Disparities in opioid overdose deaths continue to worsen for Black people, study suggests (NIDA)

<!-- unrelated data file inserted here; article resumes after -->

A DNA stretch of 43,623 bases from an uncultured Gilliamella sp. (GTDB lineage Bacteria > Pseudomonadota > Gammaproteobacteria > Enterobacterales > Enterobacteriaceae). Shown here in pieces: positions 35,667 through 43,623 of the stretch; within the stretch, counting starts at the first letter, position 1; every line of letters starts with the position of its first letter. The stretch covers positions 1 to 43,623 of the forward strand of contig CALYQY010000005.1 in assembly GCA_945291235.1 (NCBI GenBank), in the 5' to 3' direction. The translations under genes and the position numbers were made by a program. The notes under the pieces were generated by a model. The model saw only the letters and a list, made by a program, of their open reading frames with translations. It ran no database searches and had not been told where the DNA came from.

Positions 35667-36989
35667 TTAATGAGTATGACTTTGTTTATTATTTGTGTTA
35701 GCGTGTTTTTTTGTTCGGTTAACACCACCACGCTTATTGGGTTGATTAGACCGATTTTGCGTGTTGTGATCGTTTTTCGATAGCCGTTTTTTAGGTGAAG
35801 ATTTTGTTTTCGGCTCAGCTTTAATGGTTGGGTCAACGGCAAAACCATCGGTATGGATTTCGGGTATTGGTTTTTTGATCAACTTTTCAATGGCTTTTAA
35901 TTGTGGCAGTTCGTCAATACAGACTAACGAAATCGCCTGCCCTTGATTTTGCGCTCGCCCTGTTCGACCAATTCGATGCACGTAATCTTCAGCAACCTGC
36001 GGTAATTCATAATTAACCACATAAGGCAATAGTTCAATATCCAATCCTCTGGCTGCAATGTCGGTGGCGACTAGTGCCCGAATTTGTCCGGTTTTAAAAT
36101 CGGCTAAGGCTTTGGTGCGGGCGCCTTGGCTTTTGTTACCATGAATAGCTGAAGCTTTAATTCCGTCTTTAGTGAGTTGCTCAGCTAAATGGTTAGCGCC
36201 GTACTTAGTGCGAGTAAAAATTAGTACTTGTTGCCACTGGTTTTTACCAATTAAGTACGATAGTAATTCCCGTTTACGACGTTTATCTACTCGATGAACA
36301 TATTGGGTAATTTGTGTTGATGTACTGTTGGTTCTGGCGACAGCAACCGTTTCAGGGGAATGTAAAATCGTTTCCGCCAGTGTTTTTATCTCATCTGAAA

Recent data is highlighting the widening of disparities in overdose deaths in Black communities, largely driven by heroin and illicit fentanyl. The research emphasizes the need for equitable, data-driven, community-based interventions that address these disparities. The research was conducted as part of the HEALing Communities Study, which aims to significantly reduce opioid-related overdose deaths by helping communities implement evidence-based practices to treat opioid use disorder and reduce other harms associated with opioid use in New York, Massachusetts, Kentucky, and Ohio. In this study researchers observed a 38% overall increase in the opioid overdose death rate for non-Hispanic Black individuals from 2018 to 2019, across these four states. There were no changes overall among the other racial and ethnic groups. To address this challenge, the HEALing Communities Study is working with local, state, and federal partners to gain access to data on opioid-related overdose fatalities, treatment, and other related health concerns in a timelier fashion and include important demographic information including race and ethnicity.